09 Jan 2013
January 9, 2013

Embracing Fear


Generally I think that the first level of fears are concerned with the part of us which is in nature, the unconscious impulses that Freud talks about. And I think that there is a fear that if one lets go of rational control, surrenders that, one will be animal-like in the sense of antisocial impulses. I think that’s the first fear – that there are things in oneself that are ugly, untenable, unsociable and so on. That’s part of the fear, part of one’s own animal. The fear is the loss of the separate entity, the loss of one’s individuality, the loss of one’s identity, the psychological dying, the loss of the experiencer or the knower. That’s part of what that fear is.

Fear is perhaps a frontward or a front emotional reaction for man’s lack of readiness to deal with the higher energy states and higher input and output that is connected with these other states of consciousness. The fear is a protective mechanism in the sense that he experiences a kind of free-floating anxiety or ambiguous fear about it. And that keeps him from getting too close to it. He isn’t ready, or able to get close to it because he can’t do the necessary things to be able to live in those state of consciousness without doing destructive things to himself. He’s not pure enough.

I think fear is a result of impurity. And impurity means, thoughts that define oneself in a “profane” sense, that is, thoughts which define oneself as separate. As long as you are attached to those thought forms, you are going to fear, because it involves the extinction of that separate being, that separate conceptual entity. In my experience through guiding people through LSD experiences, there is the fear that many people experience as this chemical transformation that occurs in their bodies which leads them to the breakdown of all existing models that they had about how the universe works. As that happens there are many people who experience intense fear, which makes them want to hold onto the structure they had. And they could say, “I am afraid, I am going insane,” meaning I am going into another space that I don’t have any control over on this level. In general I would say, “Well, groovy, let’s go insane together. Here we go.” In other words, it is my feeling that the only thing you have to fear is fear, in that sense that to the extent that you have enough faith or trust to let it happen, you always go through the next one and the next one and the next one.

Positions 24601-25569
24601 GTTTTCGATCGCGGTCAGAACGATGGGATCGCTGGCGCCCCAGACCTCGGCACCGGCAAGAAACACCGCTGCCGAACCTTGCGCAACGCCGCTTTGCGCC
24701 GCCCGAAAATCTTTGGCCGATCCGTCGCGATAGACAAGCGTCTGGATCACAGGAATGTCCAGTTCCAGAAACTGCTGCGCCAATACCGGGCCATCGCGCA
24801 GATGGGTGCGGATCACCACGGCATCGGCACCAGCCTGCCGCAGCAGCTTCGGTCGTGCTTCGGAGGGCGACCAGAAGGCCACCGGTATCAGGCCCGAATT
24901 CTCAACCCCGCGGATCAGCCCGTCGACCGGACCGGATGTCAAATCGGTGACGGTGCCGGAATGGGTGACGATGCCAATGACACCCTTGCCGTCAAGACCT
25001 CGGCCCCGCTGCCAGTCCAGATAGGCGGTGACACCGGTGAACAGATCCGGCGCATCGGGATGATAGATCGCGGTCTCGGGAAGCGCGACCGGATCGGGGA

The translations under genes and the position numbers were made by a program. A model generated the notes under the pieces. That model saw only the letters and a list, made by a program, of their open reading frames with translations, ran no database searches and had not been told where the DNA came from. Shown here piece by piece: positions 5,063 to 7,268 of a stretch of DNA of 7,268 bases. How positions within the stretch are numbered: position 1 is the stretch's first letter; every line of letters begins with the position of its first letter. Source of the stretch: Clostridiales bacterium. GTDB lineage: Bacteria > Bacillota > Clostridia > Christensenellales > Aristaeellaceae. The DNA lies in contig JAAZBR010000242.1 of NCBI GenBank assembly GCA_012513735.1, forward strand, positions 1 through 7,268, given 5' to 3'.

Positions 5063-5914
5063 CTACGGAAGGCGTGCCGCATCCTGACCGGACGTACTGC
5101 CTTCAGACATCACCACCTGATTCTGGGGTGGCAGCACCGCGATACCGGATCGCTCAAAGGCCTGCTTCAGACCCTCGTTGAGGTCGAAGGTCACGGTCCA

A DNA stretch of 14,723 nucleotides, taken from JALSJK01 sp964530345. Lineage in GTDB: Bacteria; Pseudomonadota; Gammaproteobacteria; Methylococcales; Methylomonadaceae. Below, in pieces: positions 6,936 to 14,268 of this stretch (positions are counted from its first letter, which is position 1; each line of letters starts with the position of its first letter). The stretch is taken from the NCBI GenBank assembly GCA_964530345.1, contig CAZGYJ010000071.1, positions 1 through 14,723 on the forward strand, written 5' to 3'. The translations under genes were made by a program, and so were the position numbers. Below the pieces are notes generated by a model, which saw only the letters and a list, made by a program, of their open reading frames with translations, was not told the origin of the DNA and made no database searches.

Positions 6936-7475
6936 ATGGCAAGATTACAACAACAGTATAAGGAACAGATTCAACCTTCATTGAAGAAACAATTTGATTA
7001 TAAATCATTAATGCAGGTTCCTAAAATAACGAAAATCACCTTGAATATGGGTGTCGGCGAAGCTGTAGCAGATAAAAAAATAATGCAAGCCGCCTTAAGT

In the Tibetan literature they say, “Embrace your ten thousand horrible demons and your ten thousand beautiful demons.” You’ve just got to take it all and keep going. All your fears have to be embraced, entertained, honored, and you go on with them.

There is a qualitative difference in my life now, in that I do not experience a fear of death as a real fear when I get into situations where death seems a real possibility, or violence, or something like that. I don’t have any of the usual or earlier kinds of reactions of anxiety or fear and yet I do what is adaptive to protect the temple or body I’m working with. But I don’t do it out of fear, because the fear of death seems somehow to have flown the coop somewhere along the way in this game. It certainly changes the nature of my living experience every day because each day can be whatever it is, and it’s all alright.


-Ram Dass, 1970

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  • Kimberly Neak

    I found this article very poignant and speaks very well to my own personal experiences. I am not yet sure how to embrace my fears. I am a little stuck and it is keeping me from moving forward in my life. This article helped me reflect more on this. Thank you.

    • Myra Noll

      That is so true! I am in the same spot. Not just embracing the fear, but accepting it and moving past it. It helps to have a good teacher, such as this group of people.

  • Aidan

    This is marvelous, I can relate to this very well. I experienced the fear on a wild shroom trip, I grasped myself before I slipped into that particular void, luckily. It ended up being the most beautiful experience for me.

  • matt

    very true. you have to recognize your fears. I used to be someone who pushed them away and ignored them as a way of dealing. wasn’t a good idea..

  • Jane Jones

    Even though I appreciate those ten thousand beautiful demons (should they not be angels?) I have to learn to embrace those deeper-seated fear demons that are truly frightening. I guess the beautiful demons are seducer-thoughts, that try to make us think the duality’s illusion is the only thing, and misguide us in doing this. Yes, nothing to fear when secure in the knowledge that we are centred in the moment that has no fear.

  • Nancy Pontius

    fear due to ptsd and such is not in my opinion an impurity. but these neural pathways in the brain can change so there is less fear. but like you say you can not force the snake to shed its skin any faster than it is going. it is good to confront the fears but this is not a purity/impurity issue.